The woman was abused for any mistakes she made, fellow household worker testifies.
Killed maid was abused regularly, witness tells court
ABU DHABI // A woman accused of beating her maid to death had a long history of mistreating her household staff, a court heard this morning.
During the second hearing of the case at the Criminal Court of First Instance, witnesses laid out detailed accounts of the events that led to the killing of SS, an Indonesian maid.
NS, the Emirati woman, and EH, an Emirati police officer, are accused of killing her and hiding evidence.
RY, an Ethiopian, said that during the 10 days that she worked as a maid for NS, she saw SS beaten almost daily.
"She always stripped her off her clothes when she beat her," RY said. "She once explained to me that she beat her because SS used to touch her daughter's private parts."
NS's daughter is eight years old. NS had filed several complaints about her daughter being molested at different police stations, but the complaints were against people other than SS.
In other instances, RY said, SS was forced to eat huge quantities of food or chili pepper if NS thought she made a mistake while cooking.
On the day of the incident, RY said EH had brought his Ethiopian maid to their house, and while she was cleaning with her, they heard screams.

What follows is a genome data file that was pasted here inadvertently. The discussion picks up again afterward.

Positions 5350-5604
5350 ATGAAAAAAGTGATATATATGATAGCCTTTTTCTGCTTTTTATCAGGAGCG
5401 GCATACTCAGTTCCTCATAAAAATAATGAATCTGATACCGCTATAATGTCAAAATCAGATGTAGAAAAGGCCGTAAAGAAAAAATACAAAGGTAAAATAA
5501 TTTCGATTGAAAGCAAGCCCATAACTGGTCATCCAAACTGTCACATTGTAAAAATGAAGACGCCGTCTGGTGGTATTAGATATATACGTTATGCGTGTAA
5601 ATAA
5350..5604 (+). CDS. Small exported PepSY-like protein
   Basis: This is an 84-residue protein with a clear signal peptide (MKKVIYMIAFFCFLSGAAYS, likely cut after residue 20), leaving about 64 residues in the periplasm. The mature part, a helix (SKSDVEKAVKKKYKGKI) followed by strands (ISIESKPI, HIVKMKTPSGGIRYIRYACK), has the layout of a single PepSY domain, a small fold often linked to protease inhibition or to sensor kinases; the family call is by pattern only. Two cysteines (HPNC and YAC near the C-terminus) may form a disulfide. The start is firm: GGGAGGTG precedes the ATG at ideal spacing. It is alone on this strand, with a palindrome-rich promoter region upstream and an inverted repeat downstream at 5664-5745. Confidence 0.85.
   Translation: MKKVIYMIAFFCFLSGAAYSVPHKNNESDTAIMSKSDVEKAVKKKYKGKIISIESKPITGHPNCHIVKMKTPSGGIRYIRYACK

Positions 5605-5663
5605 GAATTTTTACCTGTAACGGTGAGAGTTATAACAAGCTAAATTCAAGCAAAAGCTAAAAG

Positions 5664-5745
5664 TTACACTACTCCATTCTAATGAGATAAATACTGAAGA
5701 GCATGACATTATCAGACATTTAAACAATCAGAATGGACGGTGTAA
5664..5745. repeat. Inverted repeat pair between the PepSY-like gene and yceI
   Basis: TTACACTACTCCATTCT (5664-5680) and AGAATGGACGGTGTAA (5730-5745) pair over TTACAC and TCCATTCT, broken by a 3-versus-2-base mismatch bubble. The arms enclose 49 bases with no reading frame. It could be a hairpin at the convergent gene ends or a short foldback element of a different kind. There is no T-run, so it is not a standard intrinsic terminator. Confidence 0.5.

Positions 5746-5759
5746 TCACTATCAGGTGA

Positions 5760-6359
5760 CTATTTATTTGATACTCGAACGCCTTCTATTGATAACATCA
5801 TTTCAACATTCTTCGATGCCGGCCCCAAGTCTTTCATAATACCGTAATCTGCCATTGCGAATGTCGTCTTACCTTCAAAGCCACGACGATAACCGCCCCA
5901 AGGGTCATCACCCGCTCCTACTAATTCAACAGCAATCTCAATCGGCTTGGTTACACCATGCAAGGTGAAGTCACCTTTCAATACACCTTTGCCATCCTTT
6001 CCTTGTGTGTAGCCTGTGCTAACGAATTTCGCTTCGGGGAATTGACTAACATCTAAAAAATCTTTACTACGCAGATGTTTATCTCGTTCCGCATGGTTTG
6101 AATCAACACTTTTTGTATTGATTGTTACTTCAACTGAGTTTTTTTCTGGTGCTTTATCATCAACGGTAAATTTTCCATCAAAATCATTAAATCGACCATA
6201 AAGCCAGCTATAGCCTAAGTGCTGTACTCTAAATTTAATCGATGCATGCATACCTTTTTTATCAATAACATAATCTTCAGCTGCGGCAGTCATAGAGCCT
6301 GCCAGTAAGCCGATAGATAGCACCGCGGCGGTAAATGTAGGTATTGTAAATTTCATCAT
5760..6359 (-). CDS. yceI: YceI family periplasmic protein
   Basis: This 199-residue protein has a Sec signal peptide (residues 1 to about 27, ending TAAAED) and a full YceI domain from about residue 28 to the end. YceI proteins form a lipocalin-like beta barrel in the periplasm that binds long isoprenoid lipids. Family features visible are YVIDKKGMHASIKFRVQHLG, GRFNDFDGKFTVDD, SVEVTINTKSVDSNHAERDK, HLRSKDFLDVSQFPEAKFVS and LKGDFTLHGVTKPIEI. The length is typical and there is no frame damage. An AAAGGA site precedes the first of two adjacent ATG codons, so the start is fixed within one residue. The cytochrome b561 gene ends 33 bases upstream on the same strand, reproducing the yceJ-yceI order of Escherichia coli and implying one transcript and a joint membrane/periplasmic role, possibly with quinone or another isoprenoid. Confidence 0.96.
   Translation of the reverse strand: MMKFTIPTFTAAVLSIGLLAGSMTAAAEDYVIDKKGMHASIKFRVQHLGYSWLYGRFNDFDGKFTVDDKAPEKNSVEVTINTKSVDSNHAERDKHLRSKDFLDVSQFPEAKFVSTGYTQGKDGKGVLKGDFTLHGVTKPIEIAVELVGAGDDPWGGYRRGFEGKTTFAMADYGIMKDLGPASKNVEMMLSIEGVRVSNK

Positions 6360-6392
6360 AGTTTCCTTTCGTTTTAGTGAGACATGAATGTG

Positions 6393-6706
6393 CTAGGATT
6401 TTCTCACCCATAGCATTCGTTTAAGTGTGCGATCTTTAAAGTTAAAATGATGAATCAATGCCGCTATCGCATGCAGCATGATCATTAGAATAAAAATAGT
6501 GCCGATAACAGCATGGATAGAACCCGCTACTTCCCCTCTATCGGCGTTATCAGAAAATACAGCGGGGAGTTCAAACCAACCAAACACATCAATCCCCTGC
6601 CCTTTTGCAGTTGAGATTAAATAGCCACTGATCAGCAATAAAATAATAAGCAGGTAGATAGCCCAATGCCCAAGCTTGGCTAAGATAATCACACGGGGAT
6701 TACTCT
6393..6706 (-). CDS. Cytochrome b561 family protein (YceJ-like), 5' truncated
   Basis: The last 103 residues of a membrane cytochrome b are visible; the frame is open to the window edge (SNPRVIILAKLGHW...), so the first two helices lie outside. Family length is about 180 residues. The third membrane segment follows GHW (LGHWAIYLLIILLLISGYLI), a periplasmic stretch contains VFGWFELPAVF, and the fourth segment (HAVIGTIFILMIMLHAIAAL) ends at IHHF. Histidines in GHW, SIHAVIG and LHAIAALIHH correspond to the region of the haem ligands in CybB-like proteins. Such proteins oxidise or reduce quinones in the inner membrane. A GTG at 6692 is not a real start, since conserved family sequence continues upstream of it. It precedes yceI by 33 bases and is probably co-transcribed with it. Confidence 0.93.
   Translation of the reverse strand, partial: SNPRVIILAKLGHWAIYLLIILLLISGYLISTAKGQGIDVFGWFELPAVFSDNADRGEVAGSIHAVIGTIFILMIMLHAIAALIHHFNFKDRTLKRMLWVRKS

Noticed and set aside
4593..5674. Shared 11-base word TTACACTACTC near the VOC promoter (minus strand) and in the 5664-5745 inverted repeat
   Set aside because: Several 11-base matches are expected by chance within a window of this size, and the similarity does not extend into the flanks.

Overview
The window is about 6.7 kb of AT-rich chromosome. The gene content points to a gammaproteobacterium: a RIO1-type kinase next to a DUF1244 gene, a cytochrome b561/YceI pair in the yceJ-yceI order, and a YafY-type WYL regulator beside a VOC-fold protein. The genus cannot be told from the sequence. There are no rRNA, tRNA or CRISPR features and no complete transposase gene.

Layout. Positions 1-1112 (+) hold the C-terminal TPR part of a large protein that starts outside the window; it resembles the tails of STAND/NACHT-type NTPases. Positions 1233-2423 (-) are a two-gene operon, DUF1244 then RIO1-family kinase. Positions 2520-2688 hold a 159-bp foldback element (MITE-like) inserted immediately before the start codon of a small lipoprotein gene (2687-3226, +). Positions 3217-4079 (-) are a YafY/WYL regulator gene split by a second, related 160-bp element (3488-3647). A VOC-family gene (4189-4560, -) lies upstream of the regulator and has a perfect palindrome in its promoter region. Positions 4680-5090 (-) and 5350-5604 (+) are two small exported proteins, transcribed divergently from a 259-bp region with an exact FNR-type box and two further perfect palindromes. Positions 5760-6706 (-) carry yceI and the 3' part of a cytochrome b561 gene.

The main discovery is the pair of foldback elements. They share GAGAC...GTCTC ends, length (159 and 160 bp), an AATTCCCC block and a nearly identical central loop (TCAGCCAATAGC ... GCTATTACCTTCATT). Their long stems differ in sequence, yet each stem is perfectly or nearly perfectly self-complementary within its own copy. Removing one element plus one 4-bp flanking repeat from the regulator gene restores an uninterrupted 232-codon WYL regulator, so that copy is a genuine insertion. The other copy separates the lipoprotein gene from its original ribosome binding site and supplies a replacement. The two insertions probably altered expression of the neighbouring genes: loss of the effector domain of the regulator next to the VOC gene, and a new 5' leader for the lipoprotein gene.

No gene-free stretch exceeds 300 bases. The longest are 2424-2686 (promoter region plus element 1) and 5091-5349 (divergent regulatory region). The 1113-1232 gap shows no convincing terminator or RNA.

"Then they called me to bring a cup of water, when I went I saw [SS] was completely naked and they were both beating her," she said.
She saw EH slap her face, and NS slam her into the wall.
"They told me to beat her as well. At first I refused. I said, 'Why should I beat her? She is a maid like me,' but NS forced me, so I just touched her lightly," she said.
According to police records, NS confessed that she hit SS with a frying pan repeatedly on her head to discipline her. RY said she did not see them hit SS with any object.
A while later, RY was called back to the room. EH had left, and she saw NS standing next to SS, who was lying on the floor with her clothes back on.
"She asked me to check if she was still alive. I put my hand under her nose to check if she was breathing. She wasn't. And I touched her hands: they were very cold, so I told her she is dead."
Then NS told her that if police asked any questions, she was to say she did not know what had happened, RY added.
The police officer who investigated the case said evidence showed both EH and NS were present at the crime scene, but did not indicate which one caused the death.
But both she and EH denied the beating in court.